ISA supports World Oral Health Day 2024

This year, ISA once again proudly supports World Oral Health Day (WOHD), reaffirming its consistent engagement in this awareness day since 2013.

World Oral Health Day is celebrated every year on March 20th and is an initiative of FDI World Dental Federation. This awareness day aims to help reduce the burden of oral diseases, which affect individuals, health systems, and economies everywhere, and empower people with the knowledge, tools, and confidence to secure good oral health.

Oral diseases are among the most common non-communicable diseases (NCDs) worldwide, affecting an estimated 3.5 billion people1. They are linked to other chronic NCDs, sharing common causal pathways, thus affecting our overall health1. 2024 will mark the first year of the “A happy mouth is…” campaign, with the theme “A HAPPY MOUTH IS… A HAPPY BODY,” focusing on prioritising oral health for better overall health.

For WOHD 2024, ISA has developed a new factsheet explaining the impact of excess sugar intake on tooth decay and the role of low/no calorie sweeteners (LNCS) in oral health. We have also recently updated the ISA booklet on “Low/no calorie sweeteners: Role and Benefits,” which serves as a guide to the science of low/no calorie sweeteners, including a dedicated chapter on oral health. The ISA press release is available here.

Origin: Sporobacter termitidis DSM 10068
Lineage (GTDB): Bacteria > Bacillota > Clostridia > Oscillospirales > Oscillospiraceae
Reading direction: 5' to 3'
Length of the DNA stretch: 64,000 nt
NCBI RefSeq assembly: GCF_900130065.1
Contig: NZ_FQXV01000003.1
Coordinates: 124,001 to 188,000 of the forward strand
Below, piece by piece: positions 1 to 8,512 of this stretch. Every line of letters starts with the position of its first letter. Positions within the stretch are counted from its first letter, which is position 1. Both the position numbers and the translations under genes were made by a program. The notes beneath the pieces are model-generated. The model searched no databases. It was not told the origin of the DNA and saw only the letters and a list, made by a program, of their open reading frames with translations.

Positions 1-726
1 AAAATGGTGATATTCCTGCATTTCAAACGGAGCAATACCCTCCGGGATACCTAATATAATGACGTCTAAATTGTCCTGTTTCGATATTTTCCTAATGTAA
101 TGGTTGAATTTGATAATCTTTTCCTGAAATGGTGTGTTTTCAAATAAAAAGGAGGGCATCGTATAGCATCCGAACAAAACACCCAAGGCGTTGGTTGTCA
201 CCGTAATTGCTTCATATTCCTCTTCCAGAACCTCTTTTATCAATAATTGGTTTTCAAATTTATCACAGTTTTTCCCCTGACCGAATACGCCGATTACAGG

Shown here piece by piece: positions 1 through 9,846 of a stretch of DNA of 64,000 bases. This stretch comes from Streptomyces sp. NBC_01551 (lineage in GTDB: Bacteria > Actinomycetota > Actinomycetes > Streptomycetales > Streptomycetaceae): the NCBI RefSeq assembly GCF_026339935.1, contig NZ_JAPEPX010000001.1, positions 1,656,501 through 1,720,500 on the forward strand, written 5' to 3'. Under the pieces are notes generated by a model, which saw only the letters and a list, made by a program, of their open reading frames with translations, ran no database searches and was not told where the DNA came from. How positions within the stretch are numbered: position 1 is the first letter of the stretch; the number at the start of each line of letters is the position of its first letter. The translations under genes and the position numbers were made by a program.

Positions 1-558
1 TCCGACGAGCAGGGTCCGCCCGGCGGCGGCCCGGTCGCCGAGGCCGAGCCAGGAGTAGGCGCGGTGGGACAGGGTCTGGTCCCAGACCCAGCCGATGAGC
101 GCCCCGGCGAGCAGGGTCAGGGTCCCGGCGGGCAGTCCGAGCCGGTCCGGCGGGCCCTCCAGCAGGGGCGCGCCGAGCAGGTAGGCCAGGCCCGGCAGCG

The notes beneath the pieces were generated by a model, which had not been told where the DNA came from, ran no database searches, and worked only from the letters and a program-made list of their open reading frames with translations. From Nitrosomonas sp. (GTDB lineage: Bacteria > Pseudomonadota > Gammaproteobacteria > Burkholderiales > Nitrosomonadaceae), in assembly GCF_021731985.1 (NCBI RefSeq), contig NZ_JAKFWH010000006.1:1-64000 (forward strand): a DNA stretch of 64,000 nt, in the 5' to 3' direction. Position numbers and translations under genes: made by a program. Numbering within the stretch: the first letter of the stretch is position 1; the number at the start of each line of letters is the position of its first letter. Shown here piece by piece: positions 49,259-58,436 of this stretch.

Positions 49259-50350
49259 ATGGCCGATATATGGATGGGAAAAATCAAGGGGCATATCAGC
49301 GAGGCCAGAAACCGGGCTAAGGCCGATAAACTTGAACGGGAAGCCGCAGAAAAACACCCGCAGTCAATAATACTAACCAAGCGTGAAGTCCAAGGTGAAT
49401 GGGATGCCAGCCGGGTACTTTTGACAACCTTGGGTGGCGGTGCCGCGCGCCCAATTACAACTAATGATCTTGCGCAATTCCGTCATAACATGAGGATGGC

Low/no calorie sweeteners can help cut down on sugars in the diet for… a happy mouth!

For our 2024 WOHD campaign, ISA aims to improve oral health literacy for a happy mouth and raise awareness of the role of a healthy, low-sugar diet in overall health.

Consuming too much sugar affects oral health by contributing to dental caries or tooth decay2. Cutting down on the frequency and quantity of sugary treats can reduce the risk of oral health problems. Choosing a low/no calorie sweetened alternative in place of sugary foods or drinks can contribute to good dental health3.

Unlike sugars, low/no calorie sweeteners are not fermentable ingredients, meaning they are not broken down by bacteria in our mouth and do not contribute to dental caries4. A recent review study also suggested that, contrary to sugars, low/no calorie sweeteners inhibit oral biofilm formation and activity5. Low/no calorie sweeteners have even been recognised for helping our teeth retain the minerals they need to maintain hardness and strength6.

Follow ISA on social media and engage with us using #ISA4WOHD and #WOHD24 to help spread the message that a #HappyMouth is a happy body!

  1. World Health Organization (WHO). Global oral health status report: towards universal health coverage for oral health by 2030; 2022.

  2. World Health Organization (WHO) Guideline: Sugars intake for adults and children. Geneva: World Health Organization; 2015.  
  3. FDI Policy Statement: Sugar substitutes and their role in caries prevention. Adopted by the FDI General Assembly; 26th September 2008, Stockholm, Sweden.
  4. Gibson S, Drewnowski J, Hill A, Raben B, Tuorila H, Windstrom E. Consensus statement on benefits of low-calorie sweeteners. Nutrition Bulletin 2014;39(4):386-389.
  5. Jeong GJ, Khan F, Tabassum N, Kim YM. Alteration of oral microbial biofilms by sweeteners. Biofilm. 2023 Dec 13;7:100171.
  6. EFSA Panel on Dietetic Products, Nutrition, and Allergies (NDA); Scientific Opinion on the substantiation of health claims related to intense sweeteners. EFSA Journal. 2011;9(6):2229. [26 pp.].